The parents I had just had a meeting with were easy to talk to and open. Having had some interactions with the mom before, I expected this from her. I enjoyed her also because she allowed me to dream for my students. She had an intellectual disability. She was raising two young daughters and was involved in their schooling. She never missed meetings, and whenever I suggested something to help her daughter, I soon saw evidence that she was trying. I knew she had help at home. She had managed to connect with an agency that provided her with a “coach” of sorts. This person frequently came with her to meetings. She never took over the meetings, but listened carefully to our conversation and later helped the mother follow through with what we had decided. I saw evidence that it worked — her daughter was one of the highest-achieving students in my class.

I met the husband and admired their palpable mutual respect for each other. She led the meeting and even translated for him at times, as his English was limited. They spoke in respectful tones to me and each other, asking thoughtful questions and making valid contributions. It was obvious they loved each other and loved their children.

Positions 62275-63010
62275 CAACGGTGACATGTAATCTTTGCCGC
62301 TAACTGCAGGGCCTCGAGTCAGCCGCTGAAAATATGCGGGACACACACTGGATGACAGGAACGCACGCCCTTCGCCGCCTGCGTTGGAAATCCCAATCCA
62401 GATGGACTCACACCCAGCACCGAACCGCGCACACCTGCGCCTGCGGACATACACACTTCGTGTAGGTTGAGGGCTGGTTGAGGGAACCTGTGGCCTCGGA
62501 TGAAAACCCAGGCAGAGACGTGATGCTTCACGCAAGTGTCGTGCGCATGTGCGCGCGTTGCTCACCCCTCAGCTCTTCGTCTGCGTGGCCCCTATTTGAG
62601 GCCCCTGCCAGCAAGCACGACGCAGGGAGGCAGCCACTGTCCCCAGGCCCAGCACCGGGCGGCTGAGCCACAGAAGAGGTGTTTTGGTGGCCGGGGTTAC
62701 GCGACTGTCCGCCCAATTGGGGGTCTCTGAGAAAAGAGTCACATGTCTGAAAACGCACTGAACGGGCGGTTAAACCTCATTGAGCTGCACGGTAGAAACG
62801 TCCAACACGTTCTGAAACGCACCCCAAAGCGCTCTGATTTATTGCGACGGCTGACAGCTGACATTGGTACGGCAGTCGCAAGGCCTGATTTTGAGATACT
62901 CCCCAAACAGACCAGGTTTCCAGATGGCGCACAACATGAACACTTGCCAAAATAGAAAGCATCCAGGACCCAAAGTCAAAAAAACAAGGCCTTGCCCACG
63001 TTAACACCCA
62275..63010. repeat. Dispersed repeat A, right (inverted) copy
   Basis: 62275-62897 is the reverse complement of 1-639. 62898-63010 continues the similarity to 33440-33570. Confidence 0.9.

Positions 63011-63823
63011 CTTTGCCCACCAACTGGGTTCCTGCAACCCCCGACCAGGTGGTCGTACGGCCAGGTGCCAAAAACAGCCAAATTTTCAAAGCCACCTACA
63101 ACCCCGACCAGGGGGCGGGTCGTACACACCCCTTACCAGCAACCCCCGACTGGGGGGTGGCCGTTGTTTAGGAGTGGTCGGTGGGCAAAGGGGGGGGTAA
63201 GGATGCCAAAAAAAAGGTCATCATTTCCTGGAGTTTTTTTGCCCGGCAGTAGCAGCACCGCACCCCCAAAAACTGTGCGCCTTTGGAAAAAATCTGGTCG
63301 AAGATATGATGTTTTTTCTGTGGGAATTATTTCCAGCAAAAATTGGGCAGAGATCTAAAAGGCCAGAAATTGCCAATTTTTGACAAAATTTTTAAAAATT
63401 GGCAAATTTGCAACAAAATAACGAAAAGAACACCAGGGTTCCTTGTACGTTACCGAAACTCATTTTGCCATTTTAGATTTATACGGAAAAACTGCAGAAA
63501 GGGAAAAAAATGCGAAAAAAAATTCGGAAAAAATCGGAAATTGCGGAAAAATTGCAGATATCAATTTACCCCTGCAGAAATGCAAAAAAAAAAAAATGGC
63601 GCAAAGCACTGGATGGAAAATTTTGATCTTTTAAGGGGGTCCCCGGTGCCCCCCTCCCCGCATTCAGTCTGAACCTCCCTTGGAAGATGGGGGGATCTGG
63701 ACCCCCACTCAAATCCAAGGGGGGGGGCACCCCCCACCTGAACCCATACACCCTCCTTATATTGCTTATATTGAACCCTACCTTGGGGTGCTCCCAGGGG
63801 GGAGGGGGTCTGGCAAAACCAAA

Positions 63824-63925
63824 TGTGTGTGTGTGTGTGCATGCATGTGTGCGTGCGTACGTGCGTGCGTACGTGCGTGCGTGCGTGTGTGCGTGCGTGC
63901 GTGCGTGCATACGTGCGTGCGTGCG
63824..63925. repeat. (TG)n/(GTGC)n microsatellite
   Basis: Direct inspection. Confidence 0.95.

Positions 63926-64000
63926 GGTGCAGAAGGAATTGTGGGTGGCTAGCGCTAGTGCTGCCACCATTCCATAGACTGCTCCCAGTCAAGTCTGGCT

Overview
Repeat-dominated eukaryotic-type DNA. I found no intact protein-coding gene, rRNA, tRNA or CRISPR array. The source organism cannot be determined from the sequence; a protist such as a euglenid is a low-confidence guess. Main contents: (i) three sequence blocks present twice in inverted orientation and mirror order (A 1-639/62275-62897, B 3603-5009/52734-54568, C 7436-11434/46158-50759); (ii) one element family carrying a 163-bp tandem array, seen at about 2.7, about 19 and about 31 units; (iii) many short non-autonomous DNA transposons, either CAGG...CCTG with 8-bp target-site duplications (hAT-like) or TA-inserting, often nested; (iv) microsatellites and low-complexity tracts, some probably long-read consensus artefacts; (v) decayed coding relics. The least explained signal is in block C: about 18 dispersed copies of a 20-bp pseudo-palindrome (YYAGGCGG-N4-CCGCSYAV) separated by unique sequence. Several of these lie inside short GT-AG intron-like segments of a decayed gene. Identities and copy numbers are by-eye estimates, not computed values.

The next day in the teacher’s lounge, as we were sharing stories of our students and families, I started in on how proud I was of this particular couple. I started to explain why, but I didn’t get any farther than mentioning that the mom had an (unspecified) disability when one of my colleagues burst out saying “Why did no one have her tubes tied?” I was stunned. I felt a lump in my throat and left the conversation, quietly saying I did not agree with her.

After I got over the shock of hearing those words and forgave myself for not addressing the issue, I grew to understand that she just didn’t know.